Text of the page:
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4.5.4. Effectiveness of specific remedies

Scope of an appeal in international protection cases

In S.H., the ECtHR found that the judicial review of the applicant’s case undertaken by the International Protection Tribunal in Malta was superficial and devoid of any useful effect. The tribunal tended to automatically confirm the International Protection Agency’s decision within a maximum of 3 days. Furthermore, the communication of the decision took place several months after the pronouncement, although a removal order was issued a few days after the decision.

For the second application lodged by the applicant, the court noted that the decision of the International Protection Agency was confirmed by the tribunal without any reasoning. The court observed that a third application was treated in a similar way. The ECtHR observed that it was not necessary to examine the procedure before the Refugee Appeals Board since the government had already accepted that the board had no power to alter an assessment made by the International Protection Agency. The ECtHR also observed that, in Malta, constitutional redress proceedings do not have an automatic suspensive effect and therefore they are not an appropriate remedy under Article 13 of the European Convention.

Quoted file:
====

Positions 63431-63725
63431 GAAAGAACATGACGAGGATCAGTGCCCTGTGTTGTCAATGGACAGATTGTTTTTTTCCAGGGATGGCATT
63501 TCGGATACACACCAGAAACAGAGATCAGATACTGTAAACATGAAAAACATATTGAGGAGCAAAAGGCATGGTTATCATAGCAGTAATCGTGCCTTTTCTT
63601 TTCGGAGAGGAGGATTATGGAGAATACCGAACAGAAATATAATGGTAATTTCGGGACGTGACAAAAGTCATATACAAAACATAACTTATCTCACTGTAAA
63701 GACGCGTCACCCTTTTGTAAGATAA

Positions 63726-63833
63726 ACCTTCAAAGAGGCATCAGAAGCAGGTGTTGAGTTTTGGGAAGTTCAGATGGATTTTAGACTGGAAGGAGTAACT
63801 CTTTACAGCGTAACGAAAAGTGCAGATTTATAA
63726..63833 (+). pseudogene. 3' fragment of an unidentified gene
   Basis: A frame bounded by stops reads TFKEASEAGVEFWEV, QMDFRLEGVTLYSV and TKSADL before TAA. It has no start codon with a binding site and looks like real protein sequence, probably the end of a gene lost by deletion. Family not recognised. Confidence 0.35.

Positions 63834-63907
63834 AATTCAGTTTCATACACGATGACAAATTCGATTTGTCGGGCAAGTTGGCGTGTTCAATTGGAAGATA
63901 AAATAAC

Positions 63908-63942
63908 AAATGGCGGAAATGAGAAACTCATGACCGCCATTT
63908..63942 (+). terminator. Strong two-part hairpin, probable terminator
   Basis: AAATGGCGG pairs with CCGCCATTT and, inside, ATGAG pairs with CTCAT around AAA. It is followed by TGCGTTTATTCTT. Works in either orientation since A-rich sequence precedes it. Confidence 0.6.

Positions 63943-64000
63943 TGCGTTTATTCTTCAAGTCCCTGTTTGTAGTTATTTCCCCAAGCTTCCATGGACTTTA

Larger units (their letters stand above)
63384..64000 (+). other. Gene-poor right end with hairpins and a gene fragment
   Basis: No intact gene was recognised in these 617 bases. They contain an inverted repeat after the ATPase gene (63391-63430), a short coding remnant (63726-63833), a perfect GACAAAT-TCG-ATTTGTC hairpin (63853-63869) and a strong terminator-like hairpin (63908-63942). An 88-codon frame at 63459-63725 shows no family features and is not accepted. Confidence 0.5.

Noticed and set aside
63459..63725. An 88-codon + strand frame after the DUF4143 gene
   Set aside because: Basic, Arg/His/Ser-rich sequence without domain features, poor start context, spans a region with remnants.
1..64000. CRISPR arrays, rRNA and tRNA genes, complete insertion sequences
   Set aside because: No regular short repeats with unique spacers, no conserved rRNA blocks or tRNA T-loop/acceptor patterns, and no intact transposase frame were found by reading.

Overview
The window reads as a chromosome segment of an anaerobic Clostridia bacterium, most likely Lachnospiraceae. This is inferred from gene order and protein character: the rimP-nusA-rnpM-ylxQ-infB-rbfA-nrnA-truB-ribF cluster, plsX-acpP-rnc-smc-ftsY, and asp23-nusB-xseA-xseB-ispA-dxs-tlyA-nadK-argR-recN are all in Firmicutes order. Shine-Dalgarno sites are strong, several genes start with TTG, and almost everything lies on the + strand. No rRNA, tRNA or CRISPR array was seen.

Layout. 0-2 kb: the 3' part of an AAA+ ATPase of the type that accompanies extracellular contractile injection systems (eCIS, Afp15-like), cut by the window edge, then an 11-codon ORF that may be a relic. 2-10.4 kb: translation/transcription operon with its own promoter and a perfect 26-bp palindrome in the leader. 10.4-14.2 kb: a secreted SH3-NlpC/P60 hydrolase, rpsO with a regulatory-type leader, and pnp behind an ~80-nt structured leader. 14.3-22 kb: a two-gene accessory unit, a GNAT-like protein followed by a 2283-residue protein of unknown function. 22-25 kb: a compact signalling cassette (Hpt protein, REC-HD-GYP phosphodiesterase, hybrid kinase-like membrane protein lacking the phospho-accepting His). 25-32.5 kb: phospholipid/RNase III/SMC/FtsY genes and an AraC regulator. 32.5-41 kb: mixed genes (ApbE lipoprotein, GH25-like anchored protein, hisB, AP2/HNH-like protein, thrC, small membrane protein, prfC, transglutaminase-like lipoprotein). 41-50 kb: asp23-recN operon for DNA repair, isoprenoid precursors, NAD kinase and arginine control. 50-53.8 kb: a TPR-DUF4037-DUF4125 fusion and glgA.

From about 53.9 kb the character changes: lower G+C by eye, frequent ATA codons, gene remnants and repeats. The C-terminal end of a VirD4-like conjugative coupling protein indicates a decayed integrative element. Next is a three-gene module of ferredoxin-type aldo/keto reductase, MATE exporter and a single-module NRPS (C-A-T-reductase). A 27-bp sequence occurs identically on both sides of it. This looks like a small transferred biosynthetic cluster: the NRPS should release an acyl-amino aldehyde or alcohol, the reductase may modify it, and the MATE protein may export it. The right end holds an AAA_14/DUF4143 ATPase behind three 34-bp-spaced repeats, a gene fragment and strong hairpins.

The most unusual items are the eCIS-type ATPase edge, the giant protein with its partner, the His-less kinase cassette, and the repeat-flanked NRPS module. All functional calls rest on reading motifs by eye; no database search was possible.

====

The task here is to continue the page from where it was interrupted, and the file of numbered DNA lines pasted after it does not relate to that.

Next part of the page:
Similar doubts about the effectiveness of remedies in the appeal procedure were raised by the Helsinki Foundation for Human Rights in Poland for appeals examined by the Refugee Board. The Helsinki Foundation noted that the review was merely symbolic and largely uncritically confirms the findings of the Head of the Office for Foreigners.Helsinki Foundation for Human Rights | Helsińska Fundacja Praw Człowieka. (2023). Input to the Asylum Report 2023.…

To improve the efficiency of international protection procedures and provide legal certainty to complainants at the appeal stage, a new Migration Code was being drafted in Belgium, including amendments to provide a more coherent appeals system.

In Germany, the Federal Administrative Court clarified the procedure for a service of a judgment when an applicant has more than one legal representative. The court ruled that if there are several authorised persons, service to one of them is sufficient and the first service is decisive for the start of procedural time limits which are applicable for any further appeal.

In Sweden, the Migration Court of Appeal in Stockholm ruled in May 2022 on the role of the courts in assessing credibility when a person with hearing impairments has communication difficulties. The Migration Court of Appeal noted that courts have a greater investigative responsibility in asylum cases than in other matters. The Migration Court of Appeal highlighted that the lower court should have considered whether the incoherent and contradictory information provided by the applicant before the first instance determining authority may have been due to communication difficulties, considering that the person had difficulties understanding the questions that were asked or that he was imitating the interpreters.